From the abovementioned results, we found that the PBK gene was differentially expressed in the longissimus muscle in both Meishan and Large White pigs. Meishan is a fat-type breed, comprised of much more body fat than lean meat or muscle. On the other hand, the Large White is a typical lean-type pig breed, thus presenting the opposite phenotype to that described for the Meishan breed. Regarding body-muscle percentages, the two divergent breeds disclose the trend of Large White-high, Meishan-low. It is very interesting that the expression of the swine PBK gene in the longissimus muscle also follows the same trend, Large White-high, Meishan-low. As we already know, phenotypic variances are mainly determined by gene expression differences. Could it be that porcine PBK gene expression is associated with development or metabolic processes in swine muscle tissue? Based on the previously described functions, PBK is a serine/threonine kinase required for mitosis, which is an important process in cell proliferation and tissue development. All the above evidence implies that PBK protein expression in Large White muscle tissues is higher than in Meishan, thus the former possesses a much higher PBK-associated cell mitosic capacity in these tissues than the latter. Therefore, Large Whites have developed a higher percentage of muscle tissues than Meishans. This deserves to be studied.

Through tissue expression profile analysis, we also found that the porcine PBK gene was differentially expressed in other tissues. Could this gene also be associated with metabolic processes in these tissues? This is also worthy of study.

In this experiment, we only obtained the cDNA sequence of the porcine PBK gene. Furthermore, we found this gene to be differentially expressed, both in Meishan and Large White pigs themselves, as well as in various tissues. Is it possible for this gene to also be differentially expressed in other pig breeds? If so, and to better understand the function of the porcine PBK gene, further research based on these primary results is required.

 

Acknowledgments

This work was supported by grants from the National Natural Science Foundation of China (No.30800810) and the National Basic Research Program of China (973 Project) (2007CB116201).

 

References

Dougherty JD, Garcia AD, Nakano I, Livingstone M, Norris B, Polakiewicz R, Wexler EM, Sofroniew MV, Kornblum HI and Geschwind DH (2005) PBK/TOPK, a proliferating neural progenitor-specific mitogen-activated protein kinase kinase. J Neurosci 25:10773-10785.         [ Links ]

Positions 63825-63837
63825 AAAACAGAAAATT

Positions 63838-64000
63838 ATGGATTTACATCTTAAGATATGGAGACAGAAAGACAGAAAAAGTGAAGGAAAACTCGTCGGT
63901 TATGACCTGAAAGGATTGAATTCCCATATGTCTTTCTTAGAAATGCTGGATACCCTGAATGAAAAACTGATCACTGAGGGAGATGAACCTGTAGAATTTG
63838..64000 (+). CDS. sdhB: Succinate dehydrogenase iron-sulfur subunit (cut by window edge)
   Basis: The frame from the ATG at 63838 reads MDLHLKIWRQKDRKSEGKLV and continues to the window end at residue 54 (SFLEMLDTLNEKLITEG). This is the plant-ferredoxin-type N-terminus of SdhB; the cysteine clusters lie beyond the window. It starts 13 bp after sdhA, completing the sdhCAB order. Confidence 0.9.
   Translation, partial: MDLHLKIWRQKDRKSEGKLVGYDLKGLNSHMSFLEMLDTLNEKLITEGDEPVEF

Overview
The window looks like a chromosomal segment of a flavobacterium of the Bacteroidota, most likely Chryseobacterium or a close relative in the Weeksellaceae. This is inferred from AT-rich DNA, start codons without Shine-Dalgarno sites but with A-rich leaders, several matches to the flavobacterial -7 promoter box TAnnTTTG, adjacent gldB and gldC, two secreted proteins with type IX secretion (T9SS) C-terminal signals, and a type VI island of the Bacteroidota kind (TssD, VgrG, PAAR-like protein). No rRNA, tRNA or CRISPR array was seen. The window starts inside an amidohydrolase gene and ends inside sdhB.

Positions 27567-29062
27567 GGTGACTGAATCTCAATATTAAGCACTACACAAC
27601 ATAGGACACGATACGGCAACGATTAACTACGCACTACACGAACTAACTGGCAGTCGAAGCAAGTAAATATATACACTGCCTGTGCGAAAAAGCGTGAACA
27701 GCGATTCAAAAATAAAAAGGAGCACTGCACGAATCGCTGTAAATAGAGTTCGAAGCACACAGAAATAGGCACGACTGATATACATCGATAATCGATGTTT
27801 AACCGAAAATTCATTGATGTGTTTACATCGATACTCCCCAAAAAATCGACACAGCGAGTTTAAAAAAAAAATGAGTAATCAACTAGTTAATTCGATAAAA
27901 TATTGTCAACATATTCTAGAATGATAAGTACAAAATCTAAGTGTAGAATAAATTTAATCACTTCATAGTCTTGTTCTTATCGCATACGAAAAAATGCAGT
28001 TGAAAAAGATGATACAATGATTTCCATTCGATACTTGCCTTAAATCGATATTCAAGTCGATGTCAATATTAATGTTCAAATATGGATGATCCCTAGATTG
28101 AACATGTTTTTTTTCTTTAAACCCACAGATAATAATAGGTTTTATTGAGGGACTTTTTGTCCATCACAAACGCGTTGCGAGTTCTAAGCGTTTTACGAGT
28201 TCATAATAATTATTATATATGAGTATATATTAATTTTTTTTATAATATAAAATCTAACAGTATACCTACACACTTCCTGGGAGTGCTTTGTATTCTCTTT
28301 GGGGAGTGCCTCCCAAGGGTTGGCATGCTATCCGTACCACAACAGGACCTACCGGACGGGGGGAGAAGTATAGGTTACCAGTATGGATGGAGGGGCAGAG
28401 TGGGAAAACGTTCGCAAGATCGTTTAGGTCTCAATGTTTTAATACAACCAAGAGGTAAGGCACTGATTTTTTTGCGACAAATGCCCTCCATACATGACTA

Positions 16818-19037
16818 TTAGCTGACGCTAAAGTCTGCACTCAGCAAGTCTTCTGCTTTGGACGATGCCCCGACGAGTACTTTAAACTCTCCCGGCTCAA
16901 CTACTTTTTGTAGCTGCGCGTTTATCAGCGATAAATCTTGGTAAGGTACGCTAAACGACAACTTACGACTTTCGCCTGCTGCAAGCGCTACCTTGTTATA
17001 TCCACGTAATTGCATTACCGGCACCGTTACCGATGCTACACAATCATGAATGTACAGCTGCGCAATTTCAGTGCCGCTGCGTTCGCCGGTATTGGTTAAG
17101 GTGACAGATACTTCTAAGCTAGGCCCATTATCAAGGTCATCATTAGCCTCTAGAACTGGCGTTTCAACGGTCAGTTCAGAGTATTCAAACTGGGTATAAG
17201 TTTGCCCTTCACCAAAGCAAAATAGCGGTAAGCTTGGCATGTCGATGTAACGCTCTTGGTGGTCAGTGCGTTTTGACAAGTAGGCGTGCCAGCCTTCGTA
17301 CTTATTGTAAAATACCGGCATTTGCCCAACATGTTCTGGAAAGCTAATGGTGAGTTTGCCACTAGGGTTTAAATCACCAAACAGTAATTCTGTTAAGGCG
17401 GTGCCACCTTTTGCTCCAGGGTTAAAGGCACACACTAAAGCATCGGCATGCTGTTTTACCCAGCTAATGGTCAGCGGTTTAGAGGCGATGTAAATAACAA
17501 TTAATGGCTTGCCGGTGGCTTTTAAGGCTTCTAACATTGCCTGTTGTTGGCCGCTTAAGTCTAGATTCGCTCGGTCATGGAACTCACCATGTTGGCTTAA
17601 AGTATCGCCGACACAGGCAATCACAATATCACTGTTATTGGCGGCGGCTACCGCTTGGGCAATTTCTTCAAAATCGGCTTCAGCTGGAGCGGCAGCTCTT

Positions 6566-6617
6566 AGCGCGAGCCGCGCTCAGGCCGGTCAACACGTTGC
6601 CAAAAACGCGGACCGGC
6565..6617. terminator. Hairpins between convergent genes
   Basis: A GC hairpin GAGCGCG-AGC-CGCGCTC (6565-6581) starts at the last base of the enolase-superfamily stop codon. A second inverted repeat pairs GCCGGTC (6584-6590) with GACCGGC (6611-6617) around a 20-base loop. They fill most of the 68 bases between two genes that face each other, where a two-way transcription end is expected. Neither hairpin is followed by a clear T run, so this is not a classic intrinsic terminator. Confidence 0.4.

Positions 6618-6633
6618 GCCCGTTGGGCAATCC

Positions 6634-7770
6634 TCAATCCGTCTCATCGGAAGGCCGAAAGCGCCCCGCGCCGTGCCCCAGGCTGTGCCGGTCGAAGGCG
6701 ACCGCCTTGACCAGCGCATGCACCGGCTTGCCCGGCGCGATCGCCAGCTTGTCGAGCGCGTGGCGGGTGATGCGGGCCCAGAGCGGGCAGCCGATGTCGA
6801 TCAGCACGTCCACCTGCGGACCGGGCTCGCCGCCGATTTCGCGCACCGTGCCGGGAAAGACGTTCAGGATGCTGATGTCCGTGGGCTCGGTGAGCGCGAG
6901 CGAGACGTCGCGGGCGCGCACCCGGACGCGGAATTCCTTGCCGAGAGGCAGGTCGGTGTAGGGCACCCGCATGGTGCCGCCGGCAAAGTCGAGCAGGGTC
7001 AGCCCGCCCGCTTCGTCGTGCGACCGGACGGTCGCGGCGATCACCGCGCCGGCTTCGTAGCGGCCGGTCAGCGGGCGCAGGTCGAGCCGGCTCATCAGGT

Liang P and Pardee AB (1992) Differential display of eukaryotic messenger RNA by means of the polymerase chain reaction. Science 257:967-971.         [ Links ]

Liang P, Averboukh L and Pardee AB (1993) Distribution and cloning of eukaryotic mRNAs by means of differential display: Refinements and optimization. Nucleic Acids Res 21:3269-3275        [ Links ]

Liu GY and Xiong YZ (2007) Isolation, sequence analysis and expression profile of a novel porcine gene, NIP7, differentially expressed in the backfat tissues from Meishan, Meishan X Large White Cross and Large White Pigs. Mol Biol Reports 34:213-219.         [ Links ]

Liu GY, Xiong YZ, Deng CY, Zuo B and Zhang JH (2004) Comparison of gene expression patterns in Longissimus dorsi of pigs between the high-parent heterosis cross combination LandracexLarge White and the mid-parent heterosis cross combination Large WhitexMeishan. Asian-Aust J Anim Sci 17:1192-1196.         [ Links ]

Liu YG, Xiong YZ and Deng CY (2005) Isolation, sequence analysis and expression profile of a novel swine gene differentially expressed in the Longissimus dorsi muscle tissues from LandracexLarge White cross-combination. Acta Biochim Biophys Sinica 37:186-191.         [ Links ]

Nandi AK, Ford T, Fleksher D, Neuman B and Rapoport AP (2007) Attenuation of DNA damage checkpoint by PBK, a novel mitotic kinase, involves protein-protein interaction with tumor suppressor p53. Biochem Biophys Res Commun 358:181-188.         [ Links ]

Pan PW, Zhao SH, Yu M, Xiong TA and Li K (2003) Identification of differentially expressed genes in the Longissimus dorsi tissue between Duroc and Erhualian pigs by mRNA differential display. Asian-Aust J Sci 16:1066-1070.         [ Links ]

Simons-Evelyn M, Bailey-Dell K, Toretsky JA, Ross DD, Fenton R, Kalvakolanu D and Rapoport AP (2001) PBK/TOPK is a novel mitotic kinase which is upregulated in Burkitt's lymphoma and other highly proliferative malignant cells. Blood Cells Mol Dis 27:825-829.         [ Links ]

Yamazaki M and Saito K (2002) Differential display analysis of gene expression in plants. Cell Mol Life Sci 59:1246-1255.         [ Links ]

Zhu F, Zykova TA, Kang BS, Wang Z, Ebeling MC, Abe Y, Ma WY, Bode AM and Dong Z (2007) Bidirectional signals transduced by TOPK-ERK interaction increase tumorigenesis of HCT116 colorectal cancer cells. Gastroenterology 133:219-231.         [ Links ]

 

Internet Resources

BLAST, National Center for Biotechnology Information (NCBI) http://www.ncbi.nlm.nih.gov/BLAST.         [ Links ]

ClustalW software, http://www.ebi.ac.uk/clustalw.         [ Links ]

GenScan software, http://genes.mit.edu/GENSCAN.html.         [ Links ]

Jalwiew software, http://www.ebi.ac.uk/.         [ Links ]

 

 

Send correspondence to
Gao Shizheng
College of Animal Science and Technology, Yunnan Agricultural University
650201 Kunming, China
E-mail: liuyg4567@163.com

Received: October 10, 2008; Accepted: July 1, 2009.

 

 

Associate Editor: Luiz Lehmann Coutinho